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Antibiotics are intertwined with almost every aspect of healthcare.
These drugs prevent infections when used before surgical procedures and kill bacteria that cause pneumonia, skin infections and urinary tract infections. They are part of everyday healthcare treatments ranging from chemotherapy to prostate biopsy.
Despite their vital role in many conditions, antibiotics are often used inappropriately.
Many conditions that do not require antibiotics such as acute bronchitis and sinusitis often receive antibiotic therapy. Moreover, many conditions that require antibiotics are commonly treated for too long or with antibiotics that are broader than they need be.
Antibiotic Awareness Week, which runs through Sunday, aims to have physicians and staff reflect on why these drugs are important to the entire healthcare system and consider how practice can be changed for the better when it comes to their use.
"Antibiotic Awareness Week is about celebrating the vital role that antibiotics play in the delivery of high-quality healthcare," says Dr. Mark McIntyre, Pharmacotherapy Specialist, Antimicrobial Stewardship Program (ASP). "These drugs save lives.
"However, patients and clinicians tend to focus on their good points and forget that antibiotics can cause side effects and resistant infections. This loss of effectiveness puts current patients and future generations at risk."
The misuse of antibiotics is driven by several factors including a perception that patients will become worse and die without them and that clinicians don't want to "miss something."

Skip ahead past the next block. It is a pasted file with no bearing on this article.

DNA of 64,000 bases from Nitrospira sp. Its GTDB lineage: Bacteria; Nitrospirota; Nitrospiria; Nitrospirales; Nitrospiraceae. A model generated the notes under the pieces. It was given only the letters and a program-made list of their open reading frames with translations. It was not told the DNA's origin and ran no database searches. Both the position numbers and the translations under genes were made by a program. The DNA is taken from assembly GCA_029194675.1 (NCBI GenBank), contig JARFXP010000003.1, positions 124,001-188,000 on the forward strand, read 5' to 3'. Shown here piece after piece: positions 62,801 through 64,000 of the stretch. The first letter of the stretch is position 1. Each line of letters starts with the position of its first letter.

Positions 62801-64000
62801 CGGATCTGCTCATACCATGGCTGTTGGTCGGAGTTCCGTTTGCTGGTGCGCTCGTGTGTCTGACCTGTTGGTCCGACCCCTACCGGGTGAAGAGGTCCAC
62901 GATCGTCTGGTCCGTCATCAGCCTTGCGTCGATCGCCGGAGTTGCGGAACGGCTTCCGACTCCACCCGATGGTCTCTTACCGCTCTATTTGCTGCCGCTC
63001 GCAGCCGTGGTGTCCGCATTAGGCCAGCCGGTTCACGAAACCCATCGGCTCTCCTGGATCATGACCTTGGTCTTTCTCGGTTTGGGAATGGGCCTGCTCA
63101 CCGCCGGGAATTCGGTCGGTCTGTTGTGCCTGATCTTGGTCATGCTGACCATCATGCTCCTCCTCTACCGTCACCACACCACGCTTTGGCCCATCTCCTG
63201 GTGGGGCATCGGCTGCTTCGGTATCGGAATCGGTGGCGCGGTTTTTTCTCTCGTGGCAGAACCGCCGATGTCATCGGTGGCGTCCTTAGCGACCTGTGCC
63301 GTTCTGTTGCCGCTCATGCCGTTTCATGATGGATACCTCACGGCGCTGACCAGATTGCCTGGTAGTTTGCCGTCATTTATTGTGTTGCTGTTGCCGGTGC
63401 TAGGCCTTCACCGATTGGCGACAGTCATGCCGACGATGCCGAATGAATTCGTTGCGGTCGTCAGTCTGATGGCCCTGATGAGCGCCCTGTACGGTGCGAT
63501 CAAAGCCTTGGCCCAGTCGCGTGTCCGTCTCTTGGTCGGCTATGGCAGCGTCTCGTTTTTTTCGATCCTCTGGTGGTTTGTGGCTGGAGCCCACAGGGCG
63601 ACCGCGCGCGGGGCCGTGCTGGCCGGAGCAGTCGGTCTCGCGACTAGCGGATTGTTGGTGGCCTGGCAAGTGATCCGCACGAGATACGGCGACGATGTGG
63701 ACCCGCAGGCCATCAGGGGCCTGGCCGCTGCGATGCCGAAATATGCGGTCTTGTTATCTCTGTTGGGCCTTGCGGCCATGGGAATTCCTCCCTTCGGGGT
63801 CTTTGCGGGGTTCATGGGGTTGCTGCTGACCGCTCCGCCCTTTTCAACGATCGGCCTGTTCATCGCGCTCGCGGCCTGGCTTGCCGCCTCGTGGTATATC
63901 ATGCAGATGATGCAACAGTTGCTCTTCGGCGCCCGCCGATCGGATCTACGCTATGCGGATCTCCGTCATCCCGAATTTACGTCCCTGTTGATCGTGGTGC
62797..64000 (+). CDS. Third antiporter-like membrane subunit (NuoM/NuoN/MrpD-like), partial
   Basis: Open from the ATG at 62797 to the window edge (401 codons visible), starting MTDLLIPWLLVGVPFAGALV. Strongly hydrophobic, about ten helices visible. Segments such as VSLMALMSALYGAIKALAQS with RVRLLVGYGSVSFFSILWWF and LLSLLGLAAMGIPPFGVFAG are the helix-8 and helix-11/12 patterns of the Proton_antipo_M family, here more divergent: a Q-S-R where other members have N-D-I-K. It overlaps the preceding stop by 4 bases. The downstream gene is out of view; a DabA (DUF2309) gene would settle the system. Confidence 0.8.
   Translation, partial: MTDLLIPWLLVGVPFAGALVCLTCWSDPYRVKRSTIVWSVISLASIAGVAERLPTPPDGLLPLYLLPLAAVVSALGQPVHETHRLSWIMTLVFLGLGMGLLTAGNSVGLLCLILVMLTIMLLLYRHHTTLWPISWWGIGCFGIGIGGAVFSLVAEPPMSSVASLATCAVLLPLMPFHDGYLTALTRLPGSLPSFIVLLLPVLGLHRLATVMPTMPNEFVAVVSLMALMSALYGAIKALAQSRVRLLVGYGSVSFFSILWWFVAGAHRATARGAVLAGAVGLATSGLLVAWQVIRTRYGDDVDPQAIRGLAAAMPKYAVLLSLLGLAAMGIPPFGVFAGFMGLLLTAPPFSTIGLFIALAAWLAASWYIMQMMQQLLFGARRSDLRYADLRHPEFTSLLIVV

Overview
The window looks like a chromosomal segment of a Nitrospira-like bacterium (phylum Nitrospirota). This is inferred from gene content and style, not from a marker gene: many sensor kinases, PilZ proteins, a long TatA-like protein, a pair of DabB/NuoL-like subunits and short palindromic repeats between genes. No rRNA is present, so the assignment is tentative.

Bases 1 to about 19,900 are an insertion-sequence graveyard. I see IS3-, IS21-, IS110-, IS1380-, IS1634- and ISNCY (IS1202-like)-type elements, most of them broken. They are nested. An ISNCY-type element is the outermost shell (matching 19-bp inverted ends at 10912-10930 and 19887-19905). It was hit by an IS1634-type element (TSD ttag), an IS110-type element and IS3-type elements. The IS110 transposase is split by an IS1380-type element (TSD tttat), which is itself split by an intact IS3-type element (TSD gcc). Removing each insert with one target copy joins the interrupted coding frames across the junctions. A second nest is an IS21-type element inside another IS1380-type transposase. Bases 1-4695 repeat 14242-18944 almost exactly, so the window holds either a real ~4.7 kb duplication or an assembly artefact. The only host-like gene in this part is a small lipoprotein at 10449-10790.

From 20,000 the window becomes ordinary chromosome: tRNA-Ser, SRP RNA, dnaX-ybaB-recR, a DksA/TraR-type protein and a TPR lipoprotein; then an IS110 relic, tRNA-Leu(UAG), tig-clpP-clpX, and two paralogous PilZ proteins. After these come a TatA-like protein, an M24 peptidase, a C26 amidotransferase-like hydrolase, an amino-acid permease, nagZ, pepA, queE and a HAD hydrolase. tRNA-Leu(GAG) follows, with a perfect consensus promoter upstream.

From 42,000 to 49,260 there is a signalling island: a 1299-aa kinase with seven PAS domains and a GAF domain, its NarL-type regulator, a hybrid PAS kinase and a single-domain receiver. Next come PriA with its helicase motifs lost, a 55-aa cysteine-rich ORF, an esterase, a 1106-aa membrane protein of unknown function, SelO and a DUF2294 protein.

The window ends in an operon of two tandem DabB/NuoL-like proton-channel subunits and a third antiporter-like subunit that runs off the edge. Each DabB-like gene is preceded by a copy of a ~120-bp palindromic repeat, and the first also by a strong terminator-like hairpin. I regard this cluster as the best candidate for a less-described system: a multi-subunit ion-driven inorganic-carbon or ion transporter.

Excessive use of these agents has hastened the emergence of resistance and increased the rates of healthcare acquired infections, most commonly
Other examples of the scope of the problem and impact on patients and the healthcare system include:
Despite these rather alarming statistics, the clinical community and public are largely unaware of the significance and cost of this issue. More importantly, there are direct harms for patients now, and potentially decreasing ability to treat infections in the future.
To promote awareness of this issue, the Sinai Health System and University Health Network Antimicrobial Stewardship Program (SHS + UHN ASP) are running a campaign within their to encourage people to reflect on how they encounter antibiotics and resistance on a daily basis.
The SHS + UHN ASP will be asking physicians and staff to complete the phrase: "Antibiotics are important to me because…" Short answers will be written on a white board and photographed to create site-specific collages as well as posting individual pictures on social media.
The hope is that this fun, interactive process will allow for a moment of reflection on why antibiotics are important to the entire healthcare system and have physicians and staff consider how they can change practice for the better.